There would be domestic opposition to this policy prescription because Iran is not a U.S ally and the two have had tense relations for years. Some may argue, why should the U.S care if Iran’s economy suffers?  In response, the U.S. should care about stabilizing Iran’s economy in order to reduce the likelihood of Iranian military retaliation against the U.S, which could possibly include nuclear weapon use. Also, the U.S has made a commitment to honor the UN Declaration of Human Rights, and the current situation in Iran has the potential to have extreme human rights abuses against the Iranian people by the Supreme Leaders of Iran if some economic sanctions are not lifted soon. (Iran HRM 2019)

Considering that regime change in Iran is a possibly violent and unproductive solution, the short term the removal of sanctions, in order to create temporary peace, is favorable. A de-escalation of the violence the country is experiencing between its government and citizens is more pertinent than a regime change that would cause more violence among the country’s population. As a long term goal, regime change is ultimately what the U.S wants for the Iranian people. However, the U.S’s ultimate goal is to prevent escalation in the country, protect its own interest in the region, and prevent violence against the citizens of Iran, and this can be achieved first by the removal of sanctions that will allow for temporary economic survival.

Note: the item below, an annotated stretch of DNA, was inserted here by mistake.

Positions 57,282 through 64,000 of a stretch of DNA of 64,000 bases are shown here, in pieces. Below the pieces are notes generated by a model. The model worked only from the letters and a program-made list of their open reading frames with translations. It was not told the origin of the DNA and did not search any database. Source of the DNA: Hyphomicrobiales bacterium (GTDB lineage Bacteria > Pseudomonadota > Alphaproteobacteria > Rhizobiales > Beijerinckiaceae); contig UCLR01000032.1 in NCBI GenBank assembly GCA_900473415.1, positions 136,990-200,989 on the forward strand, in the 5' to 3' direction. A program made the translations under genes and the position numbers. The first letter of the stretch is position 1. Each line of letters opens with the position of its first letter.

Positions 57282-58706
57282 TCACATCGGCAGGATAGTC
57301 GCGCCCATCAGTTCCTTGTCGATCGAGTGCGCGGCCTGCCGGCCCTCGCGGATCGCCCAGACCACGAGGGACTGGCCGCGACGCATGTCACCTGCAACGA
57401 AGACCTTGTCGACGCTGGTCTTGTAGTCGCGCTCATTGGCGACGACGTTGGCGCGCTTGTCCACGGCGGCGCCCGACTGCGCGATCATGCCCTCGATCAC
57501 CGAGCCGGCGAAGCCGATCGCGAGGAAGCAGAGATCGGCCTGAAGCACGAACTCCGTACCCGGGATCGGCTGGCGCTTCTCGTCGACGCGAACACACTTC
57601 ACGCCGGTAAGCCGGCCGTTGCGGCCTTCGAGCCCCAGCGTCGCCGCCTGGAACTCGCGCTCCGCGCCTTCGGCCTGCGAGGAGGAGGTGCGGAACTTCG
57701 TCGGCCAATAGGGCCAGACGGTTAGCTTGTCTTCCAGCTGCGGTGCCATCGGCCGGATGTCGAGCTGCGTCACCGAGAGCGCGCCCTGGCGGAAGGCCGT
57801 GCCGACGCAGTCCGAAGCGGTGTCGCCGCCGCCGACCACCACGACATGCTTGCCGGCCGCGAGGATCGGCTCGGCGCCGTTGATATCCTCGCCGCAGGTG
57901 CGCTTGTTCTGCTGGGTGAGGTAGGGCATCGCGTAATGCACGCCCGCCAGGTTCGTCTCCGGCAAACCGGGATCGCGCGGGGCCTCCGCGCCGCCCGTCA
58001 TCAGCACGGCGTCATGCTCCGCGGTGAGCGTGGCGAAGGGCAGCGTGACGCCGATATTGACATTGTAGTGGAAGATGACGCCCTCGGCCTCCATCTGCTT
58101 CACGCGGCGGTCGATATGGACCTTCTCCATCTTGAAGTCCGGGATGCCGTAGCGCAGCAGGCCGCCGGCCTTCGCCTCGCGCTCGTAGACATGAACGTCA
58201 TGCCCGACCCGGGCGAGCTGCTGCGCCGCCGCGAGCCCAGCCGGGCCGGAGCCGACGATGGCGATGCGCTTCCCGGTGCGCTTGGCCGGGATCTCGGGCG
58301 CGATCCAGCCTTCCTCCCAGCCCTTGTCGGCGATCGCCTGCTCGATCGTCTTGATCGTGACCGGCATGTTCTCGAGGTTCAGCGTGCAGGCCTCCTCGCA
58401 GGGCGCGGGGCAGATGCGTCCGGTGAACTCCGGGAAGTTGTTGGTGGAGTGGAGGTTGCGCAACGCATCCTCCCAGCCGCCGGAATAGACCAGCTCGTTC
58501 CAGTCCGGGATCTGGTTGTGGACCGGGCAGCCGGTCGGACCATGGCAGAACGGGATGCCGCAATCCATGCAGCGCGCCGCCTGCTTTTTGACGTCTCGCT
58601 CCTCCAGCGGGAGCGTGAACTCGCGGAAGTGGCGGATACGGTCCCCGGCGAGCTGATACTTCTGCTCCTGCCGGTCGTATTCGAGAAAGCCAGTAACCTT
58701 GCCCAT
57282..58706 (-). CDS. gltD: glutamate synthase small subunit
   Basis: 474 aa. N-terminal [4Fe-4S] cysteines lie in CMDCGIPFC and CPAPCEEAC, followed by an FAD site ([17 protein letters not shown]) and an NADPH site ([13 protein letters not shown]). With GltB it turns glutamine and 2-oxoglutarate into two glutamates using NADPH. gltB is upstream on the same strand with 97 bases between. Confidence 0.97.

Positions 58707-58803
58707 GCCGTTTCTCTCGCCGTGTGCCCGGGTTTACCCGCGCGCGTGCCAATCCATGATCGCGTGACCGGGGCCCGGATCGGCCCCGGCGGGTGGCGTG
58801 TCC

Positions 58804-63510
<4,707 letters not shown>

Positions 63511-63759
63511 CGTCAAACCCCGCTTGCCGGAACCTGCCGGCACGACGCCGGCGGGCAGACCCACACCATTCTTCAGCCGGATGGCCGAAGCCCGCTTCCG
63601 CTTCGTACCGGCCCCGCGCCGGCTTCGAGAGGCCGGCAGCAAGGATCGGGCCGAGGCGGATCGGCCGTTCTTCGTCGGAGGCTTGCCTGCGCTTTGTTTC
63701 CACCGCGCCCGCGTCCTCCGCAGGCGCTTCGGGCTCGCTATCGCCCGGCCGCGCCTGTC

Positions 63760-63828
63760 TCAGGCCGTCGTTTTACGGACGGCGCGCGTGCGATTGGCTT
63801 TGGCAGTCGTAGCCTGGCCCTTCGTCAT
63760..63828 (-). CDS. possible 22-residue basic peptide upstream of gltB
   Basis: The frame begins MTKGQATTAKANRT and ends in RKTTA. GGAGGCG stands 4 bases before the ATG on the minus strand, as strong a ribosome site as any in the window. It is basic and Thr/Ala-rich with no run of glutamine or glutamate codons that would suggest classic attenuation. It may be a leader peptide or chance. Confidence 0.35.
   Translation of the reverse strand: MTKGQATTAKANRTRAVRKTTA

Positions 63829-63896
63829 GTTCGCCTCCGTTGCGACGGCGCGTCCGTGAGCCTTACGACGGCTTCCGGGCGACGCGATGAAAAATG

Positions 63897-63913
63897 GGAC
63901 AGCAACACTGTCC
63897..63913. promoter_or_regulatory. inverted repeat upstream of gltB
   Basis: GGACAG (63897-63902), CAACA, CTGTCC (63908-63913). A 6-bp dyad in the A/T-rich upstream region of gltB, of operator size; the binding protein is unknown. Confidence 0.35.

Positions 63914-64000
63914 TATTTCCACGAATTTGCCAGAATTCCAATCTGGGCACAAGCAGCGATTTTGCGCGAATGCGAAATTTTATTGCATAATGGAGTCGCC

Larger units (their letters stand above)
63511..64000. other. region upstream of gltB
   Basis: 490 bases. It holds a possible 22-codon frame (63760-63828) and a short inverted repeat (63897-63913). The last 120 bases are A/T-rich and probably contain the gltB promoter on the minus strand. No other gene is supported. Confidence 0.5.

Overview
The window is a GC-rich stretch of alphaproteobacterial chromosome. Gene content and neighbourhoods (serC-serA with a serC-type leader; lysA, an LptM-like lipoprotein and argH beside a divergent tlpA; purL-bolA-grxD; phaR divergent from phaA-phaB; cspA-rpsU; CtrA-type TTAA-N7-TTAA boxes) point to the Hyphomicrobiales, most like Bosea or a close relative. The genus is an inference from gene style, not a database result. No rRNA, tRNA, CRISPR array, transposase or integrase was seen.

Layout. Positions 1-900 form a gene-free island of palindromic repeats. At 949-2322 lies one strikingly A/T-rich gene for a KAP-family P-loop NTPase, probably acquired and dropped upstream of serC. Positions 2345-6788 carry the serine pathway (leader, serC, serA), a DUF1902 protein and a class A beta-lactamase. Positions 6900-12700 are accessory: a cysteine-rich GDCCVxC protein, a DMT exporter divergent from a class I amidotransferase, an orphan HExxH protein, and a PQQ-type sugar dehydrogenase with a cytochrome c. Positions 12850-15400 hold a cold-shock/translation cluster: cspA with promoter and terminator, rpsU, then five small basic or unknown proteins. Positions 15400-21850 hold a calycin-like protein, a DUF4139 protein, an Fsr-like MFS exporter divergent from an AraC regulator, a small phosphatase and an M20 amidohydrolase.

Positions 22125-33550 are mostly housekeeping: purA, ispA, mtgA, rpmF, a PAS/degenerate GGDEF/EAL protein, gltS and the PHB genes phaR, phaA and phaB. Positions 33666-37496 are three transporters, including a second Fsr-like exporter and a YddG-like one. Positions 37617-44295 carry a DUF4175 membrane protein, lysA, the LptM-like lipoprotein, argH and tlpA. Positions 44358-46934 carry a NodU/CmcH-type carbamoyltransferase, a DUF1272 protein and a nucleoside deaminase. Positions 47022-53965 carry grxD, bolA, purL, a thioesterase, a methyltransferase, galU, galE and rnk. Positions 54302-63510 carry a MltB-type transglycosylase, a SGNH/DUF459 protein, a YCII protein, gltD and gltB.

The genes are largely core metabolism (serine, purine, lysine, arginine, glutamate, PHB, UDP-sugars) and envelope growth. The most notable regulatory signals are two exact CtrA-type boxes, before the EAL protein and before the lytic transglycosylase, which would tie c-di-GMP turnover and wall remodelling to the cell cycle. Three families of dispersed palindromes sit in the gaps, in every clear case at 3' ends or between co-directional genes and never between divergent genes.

References

Goodman, Peter. 2020. “Iran’s Grim Economy Limits Its Willingness to Confront the U.S.” The New York Times

“Iran Human Rights Monitor, 2019 Annual Report.” Iran HRM. 2020. 

“Iran to Sell Oil in ‘Grey Market’ as US Tightens Sanctions.” Al Jazeera. 2019.

Singhvi, Anjali, Edward Wong and Denise Lu. 2019. “Defying U.S. Sanctions, China and Others Take Oil From 12 Iranian Tankers.” The New York Times

“Sanctions reduced Iran’s oil exports and revenues in 2012” U.S. Energy Information Administration (EIA). 2020. 

“U.S.-Iran Relations.” CQ Press. 2020.